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Eggs - a nutritional powerhouse for heart-health.

Eggs: Nutritional Powerhouse or Heart-Health Timebomb?

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Eggs: All Things In Moderation?

We asked you for your (health-related) opinion on eggs. We specified that, for the sake of simplicity, let’s say that they are from happy healthy backyard hens who enjoy a good diet.

Apparently this one wasn’t as controversial as it might have been! We (for myth-busting purposes) try to pick something polarizing and sometimes even contentious for our Friday editions, and pick apart what science lies underneath public perceptions.

However, more than half (in fact, 60%) of the subscribers who voted in the poll voted for “Eggs are nutritionally beneficial as part of a balanced diet”, which very moderate statement is indeed pretty much the global scientific consensus.

Still, we’ve a main feature to write, so let’s look at the science, and what the other 40% had in mind:

Eggs are ruinous to health, especially cardiometabolic health: True or False?

False, per best current science, anyway!

Scientific consensus has changed over the years. We learned about cholesterol, then we learned about different types of cholesterol, and now we’ve even learned about in some instances even elevated levels of “bad” cholesterol aren’t necessarily a cause of cardiometabolic disorders so much as a symptom—especially in women.

Not to derail this main feature about eggs (rather than just cholesterol), but for those who missed it, this is actually really interesting: basically, research (pertaining to the use of statins) has found that in women, higher LDL levels aren’t anywhere near the same kind of risk factor as they are for men, and thus may mean that statins (whose main job is reducing LDL) may be much less helpful for women than for men, and more likely to cause unwanted serious side effects in women.

Check out our previous main feature about this: Statins: His & Hers?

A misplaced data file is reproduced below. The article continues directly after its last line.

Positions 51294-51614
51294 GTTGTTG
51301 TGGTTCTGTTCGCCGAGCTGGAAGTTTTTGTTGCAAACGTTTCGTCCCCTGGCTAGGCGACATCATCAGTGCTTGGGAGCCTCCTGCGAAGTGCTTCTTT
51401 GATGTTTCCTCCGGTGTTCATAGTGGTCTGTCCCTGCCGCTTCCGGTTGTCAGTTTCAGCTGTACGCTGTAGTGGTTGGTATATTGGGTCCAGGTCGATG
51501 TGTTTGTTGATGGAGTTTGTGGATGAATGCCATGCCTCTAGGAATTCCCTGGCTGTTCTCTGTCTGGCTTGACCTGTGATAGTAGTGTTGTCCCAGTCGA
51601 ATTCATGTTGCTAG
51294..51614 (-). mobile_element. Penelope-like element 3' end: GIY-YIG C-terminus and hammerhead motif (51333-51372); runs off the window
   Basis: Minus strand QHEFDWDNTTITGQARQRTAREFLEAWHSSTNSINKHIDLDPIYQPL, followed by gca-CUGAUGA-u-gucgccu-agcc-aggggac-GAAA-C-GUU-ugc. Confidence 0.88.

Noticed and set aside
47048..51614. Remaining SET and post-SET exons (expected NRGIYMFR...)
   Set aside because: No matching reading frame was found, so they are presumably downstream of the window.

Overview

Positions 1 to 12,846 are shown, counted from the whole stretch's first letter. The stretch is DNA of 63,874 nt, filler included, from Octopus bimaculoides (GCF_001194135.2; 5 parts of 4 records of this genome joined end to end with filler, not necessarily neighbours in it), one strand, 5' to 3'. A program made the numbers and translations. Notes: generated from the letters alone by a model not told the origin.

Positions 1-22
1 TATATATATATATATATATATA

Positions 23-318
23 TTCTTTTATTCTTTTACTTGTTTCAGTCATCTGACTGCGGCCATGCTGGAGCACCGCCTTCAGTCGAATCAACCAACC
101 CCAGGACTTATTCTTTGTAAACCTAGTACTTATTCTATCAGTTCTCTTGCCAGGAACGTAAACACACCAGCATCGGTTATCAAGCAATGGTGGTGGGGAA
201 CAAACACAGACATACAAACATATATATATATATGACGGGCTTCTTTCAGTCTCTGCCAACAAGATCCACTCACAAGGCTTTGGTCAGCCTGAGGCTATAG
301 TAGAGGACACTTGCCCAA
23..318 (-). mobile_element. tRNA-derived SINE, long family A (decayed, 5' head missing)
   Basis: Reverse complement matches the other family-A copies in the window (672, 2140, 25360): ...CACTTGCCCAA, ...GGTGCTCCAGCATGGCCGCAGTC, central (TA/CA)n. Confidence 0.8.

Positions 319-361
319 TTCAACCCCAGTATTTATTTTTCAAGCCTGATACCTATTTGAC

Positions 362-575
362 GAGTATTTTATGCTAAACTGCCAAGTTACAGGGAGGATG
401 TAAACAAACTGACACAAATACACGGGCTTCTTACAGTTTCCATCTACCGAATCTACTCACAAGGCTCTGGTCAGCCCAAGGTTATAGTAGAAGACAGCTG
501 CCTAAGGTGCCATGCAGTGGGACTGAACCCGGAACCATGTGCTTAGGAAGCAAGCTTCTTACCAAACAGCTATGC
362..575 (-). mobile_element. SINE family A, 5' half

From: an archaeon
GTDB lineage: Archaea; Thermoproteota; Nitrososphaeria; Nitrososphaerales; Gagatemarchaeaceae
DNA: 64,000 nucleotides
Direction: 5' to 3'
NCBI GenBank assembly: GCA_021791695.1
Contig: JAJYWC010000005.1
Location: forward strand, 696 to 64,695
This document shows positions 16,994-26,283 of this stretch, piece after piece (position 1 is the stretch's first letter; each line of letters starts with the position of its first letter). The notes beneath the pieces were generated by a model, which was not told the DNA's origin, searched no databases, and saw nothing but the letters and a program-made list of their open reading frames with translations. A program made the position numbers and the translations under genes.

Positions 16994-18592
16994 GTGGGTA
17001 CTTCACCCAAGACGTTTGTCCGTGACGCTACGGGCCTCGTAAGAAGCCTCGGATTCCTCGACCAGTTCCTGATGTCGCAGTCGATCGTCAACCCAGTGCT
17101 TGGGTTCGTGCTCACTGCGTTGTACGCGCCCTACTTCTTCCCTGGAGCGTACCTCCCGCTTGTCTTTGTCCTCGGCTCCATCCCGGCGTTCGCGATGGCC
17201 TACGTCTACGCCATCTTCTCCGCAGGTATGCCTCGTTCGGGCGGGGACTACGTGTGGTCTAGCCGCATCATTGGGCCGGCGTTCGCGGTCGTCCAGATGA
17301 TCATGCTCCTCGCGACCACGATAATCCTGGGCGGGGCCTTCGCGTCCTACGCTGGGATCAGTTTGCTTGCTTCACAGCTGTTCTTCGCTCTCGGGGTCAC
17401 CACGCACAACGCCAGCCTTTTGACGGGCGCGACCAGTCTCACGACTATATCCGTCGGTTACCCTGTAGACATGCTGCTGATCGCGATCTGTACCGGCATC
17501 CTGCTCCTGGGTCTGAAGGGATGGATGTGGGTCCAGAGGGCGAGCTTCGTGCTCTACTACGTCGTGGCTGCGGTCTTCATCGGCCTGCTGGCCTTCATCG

But, for back on topic, several large studies (totalling 177,000 people in long-term studies in 50 countries) found:

❝Results from the three cohorts and from the updated meta-analysis show that moderate egg consumption (up to one egg per day) is not associated with cardiovascular disease risk overall, and is associated with potentially lower cardiovascular disease risk in Asian populations.❞

Source: Egg consumption and risk of cardiovascular disease: three large prospective US cohort studies, systematic review, and updated meta-analysis

Egg whites are healthy (protein); egg yolks are not (cholesterol): True or False?

True and False, respectively. That is to say, egg whites are healthy (protein), and egg yolks are also healthy (many nutrients).

We talked a bit already about cholesterol, so we’ll not rehash that here. As to the rest:

Eggs are one of the most nutritionally dense foods around. After all, they have everything required to allow a cluster of cells to become a whole baby chick. That’s a lot of body-building!

They’re even more nutritionally heavy-hitters if you get omega-3 enriched eggs, which means the hens were fed extra omega-3, usually in the form of flax seeds.

Also, free-range is better healthwise than others. Do bear in mind that unless they really are from your backyard, or a neighbor’s, chances are that the reality is not what the advertising depicts, though. There are industry minimum standards to be able to advertise as “free-range”, and those standards are a) quite low b) often ignored, because an occasional fine is cheaper than maintaining good conditions.

So if you can look after your own hens, or get them from somewhere that you can see for yourself how they are looked after, so much the better!

Check out the differences side-by-side, though:

Pastured vs Omega-3 vs “Conventional” Eggs: What’s the Difference?

Stallone-style 12-egg smoothies are healthy: True or False?

False, at least if taken with any regularity. One can indeed have too much of a good thing.

So, what’s the “right amount” to eat?

It may vary depending on individual factors (including age and ethnicity), but a good average, according to science, is to keep it to 3 eggs or fewer per day. There are a lot of studies, but we only have so much room here, so we’ll pick one. Its findings are representative of (and in keeping with) the many other studies we looked at, so this seems uncontroversial scientifically:

❝Intake of 1 egg/d was sufficient to increase HDL function and large-LDL particle concentration; however, intake of 2-3 eggs/d supported greater improvements in HDL function as well as increased plasma carotenoids. Overall, intake of ≤3 eggs/d favored a less atherogenic LDL particle profile, improved HDL function, and increased plasma antioxidants in young, healthy adults.❞

Source: Intake of up to 3 Eggs per Day Is Associated with Changes in HDL Function and Increased Plasma Antioxidants in Healthy, Young Adults


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